to Grant in Congress Hostility of Sumner and Schurz the credit Mobilier scandal entertainment of the Senate, together with those of the Sumner-Schurz coterie, has never been equalled in fervor anis wonderful mental and physical vigor. Carl Schurz supported Mr. Sumner in his attacks upon Pr for Senator Conkling in this line of debate. Schurz had dubbed Senator Conkling The Powter Pigeon n Mephistopheles which had been conferred upon Schurz in virtue of his peculiar physiognomy. It is needless to add that Carl Schurz was not re-elected to the Senate from Missouri, but he was subsequtation in Mrs. Hayes's temperance dinners. Mrs. Schurz and her daughters were among the most charm any position they might undertake to fill. Mr. Schurz wrote in his Memoirs a voluminous history ofan outcome of the savage attacks of Sumner and Schurz on General Grant and the leaders of the regulaas the Vice-President. How Mr. Greeley and Carl Schurz and men of their great ability could have b[1 more...]
Mrs. John A. Logan, Reminiscences of a Soldier's Wife: An Autobiography, Chapter 15: (search)
ersational powers. She had three very interesting daughters, and their Wednesday receptions in their own home were the most agreeable of any of the cabinet on account of the genuine cordiality and hospitality they extended to all callers. Mrs. Carl Schurz, wife of the Secretary of the Interior, was one of the most delightful women ever in Washington. She was very stately and highly cultivated. Mrs. Schurz had a keen appreciation of her position and was always beautifully dressed, but sometiMrs. Schurz had a keen appreciation of her position and was always beautifully dressed, but sometimes greatly disturbed by the lack of dignity on the part of the ladies invited to assist in receptions and the rudeness of some of the callers. Attorney-General Charles A. Devens was one of the most distinguished men ever in the cabinet. He was a bachelor and was from Boston, Massachusetts, a man of rare ability and culture. The agricultural bureau was in those days a branch of the Interior Department, and thus was not of the cabinet as to-day. As usual, New Year's Day was the beginning
Mrs. John A. Logan, Reminiscences of a Soldier's Wife: An Autobiography, Chapter 16: (search)
home of the President of the United States. The list of women prominent in society during this administration, all of whom were frequent visitors at the White House, was a long one. Among others there were Mrs. Hazen, wife of General Hazen, now Mrs. George Dewey, Mrs. John B. Henderson, wife of ex-Senator Henderson of Missouri, one of the most remarkable women of her time, Miss Taylor, Mrs. Beale, wife of General Beale, Mrs. Hill, wife of Senator Hill of Colorado, Miss Edith Harlan, Miss Schurz, Mrs. Schofield, wife of General Schofield, Mrs. Lord, Mrs. Shellabarger, wife of Judge Shellabarger, Mrs. Waite, wife of Chief Justice Waite, and Miss Waite, Mrs. Don Cameron, Mrs. Dahlgren, Mrs. and Miss Blaine, Mrs. Jewett, Mrs. John Davis, Olivia Briggs, Mary Clemmer Ames, the daughters of Senator Frelinghuysen, Mrs. Vinnie Ream Hoxie, and many of the wives of high officials, who were women of decided ability and rare accomplishments. Under President Arthur foreign relations were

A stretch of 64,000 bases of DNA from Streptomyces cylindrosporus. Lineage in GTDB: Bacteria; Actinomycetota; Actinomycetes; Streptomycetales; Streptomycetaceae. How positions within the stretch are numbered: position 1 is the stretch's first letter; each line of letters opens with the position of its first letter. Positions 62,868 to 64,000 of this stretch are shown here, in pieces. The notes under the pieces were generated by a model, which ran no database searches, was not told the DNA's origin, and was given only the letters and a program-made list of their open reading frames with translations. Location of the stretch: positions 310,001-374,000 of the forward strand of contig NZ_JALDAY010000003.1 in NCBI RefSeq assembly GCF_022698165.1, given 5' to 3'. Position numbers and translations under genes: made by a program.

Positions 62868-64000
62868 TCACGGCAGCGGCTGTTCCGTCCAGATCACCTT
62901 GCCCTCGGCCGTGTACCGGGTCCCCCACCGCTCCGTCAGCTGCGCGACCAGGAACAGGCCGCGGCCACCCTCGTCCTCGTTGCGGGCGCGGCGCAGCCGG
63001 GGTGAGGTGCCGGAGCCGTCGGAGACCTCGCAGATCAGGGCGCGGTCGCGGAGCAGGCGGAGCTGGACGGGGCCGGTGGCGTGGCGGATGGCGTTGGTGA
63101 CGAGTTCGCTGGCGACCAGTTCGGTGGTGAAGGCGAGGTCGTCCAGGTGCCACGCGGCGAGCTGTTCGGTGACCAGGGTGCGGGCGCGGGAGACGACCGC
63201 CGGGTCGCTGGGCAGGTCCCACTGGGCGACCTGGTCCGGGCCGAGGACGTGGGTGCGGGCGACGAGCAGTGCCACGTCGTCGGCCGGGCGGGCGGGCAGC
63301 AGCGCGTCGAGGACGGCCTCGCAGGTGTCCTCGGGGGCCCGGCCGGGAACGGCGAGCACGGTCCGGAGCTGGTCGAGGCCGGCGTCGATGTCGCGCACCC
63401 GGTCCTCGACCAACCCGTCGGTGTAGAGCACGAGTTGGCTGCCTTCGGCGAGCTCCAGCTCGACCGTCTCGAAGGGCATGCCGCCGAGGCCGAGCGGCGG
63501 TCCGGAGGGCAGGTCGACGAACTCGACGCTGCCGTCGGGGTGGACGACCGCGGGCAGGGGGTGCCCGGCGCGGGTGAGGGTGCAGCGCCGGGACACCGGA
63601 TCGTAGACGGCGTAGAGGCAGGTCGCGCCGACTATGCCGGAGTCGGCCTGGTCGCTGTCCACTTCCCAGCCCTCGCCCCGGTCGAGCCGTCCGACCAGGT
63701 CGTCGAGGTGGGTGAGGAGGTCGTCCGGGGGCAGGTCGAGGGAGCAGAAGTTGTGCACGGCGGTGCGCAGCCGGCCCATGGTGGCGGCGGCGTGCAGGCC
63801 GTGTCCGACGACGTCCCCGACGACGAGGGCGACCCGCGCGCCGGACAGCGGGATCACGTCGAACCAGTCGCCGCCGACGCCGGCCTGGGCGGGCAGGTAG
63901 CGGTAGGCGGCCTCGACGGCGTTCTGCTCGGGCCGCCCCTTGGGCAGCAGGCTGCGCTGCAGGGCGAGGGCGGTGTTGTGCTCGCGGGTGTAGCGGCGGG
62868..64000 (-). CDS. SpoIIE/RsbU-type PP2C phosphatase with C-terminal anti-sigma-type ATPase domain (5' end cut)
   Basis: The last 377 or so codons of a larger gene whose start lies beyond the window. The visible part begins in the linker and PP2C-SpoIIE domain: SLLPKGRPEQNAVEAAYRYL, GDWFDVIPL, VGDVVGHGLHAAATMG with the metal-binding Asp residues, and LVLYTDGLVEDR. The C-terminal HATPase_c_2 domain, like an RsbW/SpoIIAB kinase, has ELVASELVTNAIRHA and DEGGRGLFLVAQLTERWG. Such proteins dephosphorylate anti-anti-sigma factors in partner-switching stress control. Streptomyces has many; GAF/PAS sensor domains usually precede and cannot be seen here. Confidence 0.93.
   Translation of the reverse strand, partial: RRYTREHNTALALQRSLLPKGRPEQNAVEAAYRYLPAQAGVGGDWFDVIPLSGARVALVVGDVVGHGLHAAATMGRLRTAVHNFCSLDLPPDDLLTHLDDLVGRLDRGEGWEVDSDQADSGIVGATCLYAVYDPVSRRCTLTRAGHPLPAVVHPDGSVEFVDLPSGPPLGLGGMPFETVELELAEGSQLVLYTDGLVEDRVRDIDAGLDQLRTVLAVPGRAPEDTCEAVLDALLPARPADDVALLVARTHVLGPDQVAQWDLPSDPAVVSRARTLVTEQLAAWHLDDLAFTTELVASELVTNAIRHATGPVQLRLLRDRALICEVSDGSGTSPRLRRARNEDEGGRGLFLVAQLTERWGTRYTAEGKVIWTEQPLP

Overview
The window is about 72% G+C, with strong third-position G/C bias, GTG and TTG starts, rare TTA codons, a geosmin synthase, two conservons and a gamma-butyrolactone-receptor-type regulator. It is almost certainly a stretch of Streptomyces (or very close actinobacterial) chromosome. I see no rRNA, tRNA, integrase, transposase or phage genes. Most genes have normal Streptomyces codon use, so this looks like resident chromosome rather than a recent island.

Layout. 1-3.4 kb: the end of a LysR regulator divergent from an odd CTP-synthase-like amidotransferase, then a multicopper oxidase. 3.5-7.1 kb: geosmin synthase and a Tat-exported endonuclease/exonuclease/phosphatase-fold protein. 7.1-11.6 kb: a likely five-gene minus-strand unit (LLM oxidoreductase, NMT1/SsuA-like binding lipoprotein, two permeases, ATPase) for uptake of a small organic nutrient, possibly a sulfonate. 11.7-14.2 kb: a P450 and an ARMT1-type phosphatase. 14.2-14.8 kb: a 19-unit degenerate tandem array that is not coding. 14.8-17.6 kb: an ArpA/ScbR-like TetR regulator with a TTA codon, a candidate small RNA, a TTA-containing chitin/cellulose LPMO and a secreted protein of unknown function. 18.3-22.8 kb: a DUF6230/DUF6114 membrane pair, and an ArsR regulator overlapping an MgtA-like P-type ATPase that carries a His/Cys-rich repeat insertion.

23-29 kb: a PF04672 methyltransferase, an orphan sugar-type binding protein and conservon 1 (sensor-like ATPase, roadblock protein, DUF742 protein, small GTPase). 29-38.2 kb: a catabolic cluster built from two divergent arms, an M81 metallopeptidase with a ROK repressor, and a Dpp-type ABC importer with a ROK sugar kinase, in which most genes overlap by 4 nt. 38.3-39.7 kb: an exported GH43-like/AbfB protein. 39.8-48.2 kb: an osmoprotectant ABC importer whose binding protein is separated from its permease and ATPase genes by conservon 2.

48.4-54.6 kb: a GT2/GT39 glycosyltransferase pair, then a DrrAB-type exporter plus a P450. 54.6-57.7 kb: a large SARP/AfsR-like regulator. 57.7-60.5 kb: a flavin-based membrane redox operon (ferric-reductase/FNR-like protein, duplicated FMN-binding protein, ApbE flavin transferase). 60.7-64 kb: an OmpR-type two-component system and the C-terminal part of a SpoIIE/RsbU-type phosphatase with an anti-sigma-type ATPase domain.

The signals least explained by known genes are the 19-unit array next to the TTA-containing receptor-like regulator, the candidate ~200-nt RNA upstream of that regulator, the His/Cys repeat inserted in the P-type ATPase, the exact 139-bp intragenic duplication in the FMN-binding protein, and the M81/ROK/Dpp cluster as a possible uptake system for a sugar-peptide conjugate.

General James Longstreet, From Manassas to Appomattox, Chapter 26: Gettysburg-First day. (search)
til called upon by General Doubleday for assistance. To meet the call he ordered his divisions under Generals Barlow and Schurz to Doubleday's right, to occupy a prominent point at the north end of Seminary Ridge, reserving his division under Steinwchanges and dispositions gave Hill opportunity to press on by his front, when Doubleday was obliged to call for help, and Schurz called for support on his right. Coster's brigade was sent from Steinwehr's reserve, and Buford's cavalry was ordered to brace as far as practicable the centre of the First Corps, and another battery was sent to Schurz's division. At 2.45 another call for help by the First Corps was received, and General Schurz was asked to answer it if he could by a regiment or moreGeneral Schurz was asked to answer it if he could by a regiment or more. Calls were sent to hurry Slocum's (Twelfth) corps, some miles away, but then Ewell was swinging his division under Early into line nearer to Gettysburg, Gordon's brigade and Jones's battery coming in in good time to make strong Rodes's left, and H
General James Longstreet, From Manassas to Appomattox, Chapter28: Gettysburg-Third day. (search)
Lieut. Leonard Martin. Eleventh Army Corps, during the interval between the death of General Reynolds and the arrival of General Hancock, on the afternoon of July 1, all the troops on the field of battle were commanded by General Howard, General Schurz taking command of the Eleventh Corps, and General Schimmelfennig of the Third division. Major-General Oliver O. Howard. General Headquarters, 1st Ind. Cav., cos. I and K, Capt. Abram Sharra; 8th N. Y. Inf. (1 co.), Lieut. Herman Foerster. enz Cantador; 73d Pa., Capt. D. F. Kelley. Second Brigade, Col. Orland Smith; 33d Mass., Col. Adin B. Underwood; 136th N. Y., Col. James Wood, Jr.; 55th Ohio, Col. Charles B. Gambee; 73d Ohio, Lieut.-Col. Richard Long. Third division, Maj.-Gen. Carl Schurz :--First Brigade, Brig.-Gen. Alex. Schimmelfennig, Col. George von Amsberg;82d Ill., Lieut.-Col. Edward S. Salomon; 45th N. Y., Col. George von Amsberg; Lieut.-Col. Adolphus Dobke; 157th N. Y., Col. Philip P. Brown, Jr.; 61st Ohio, Col. S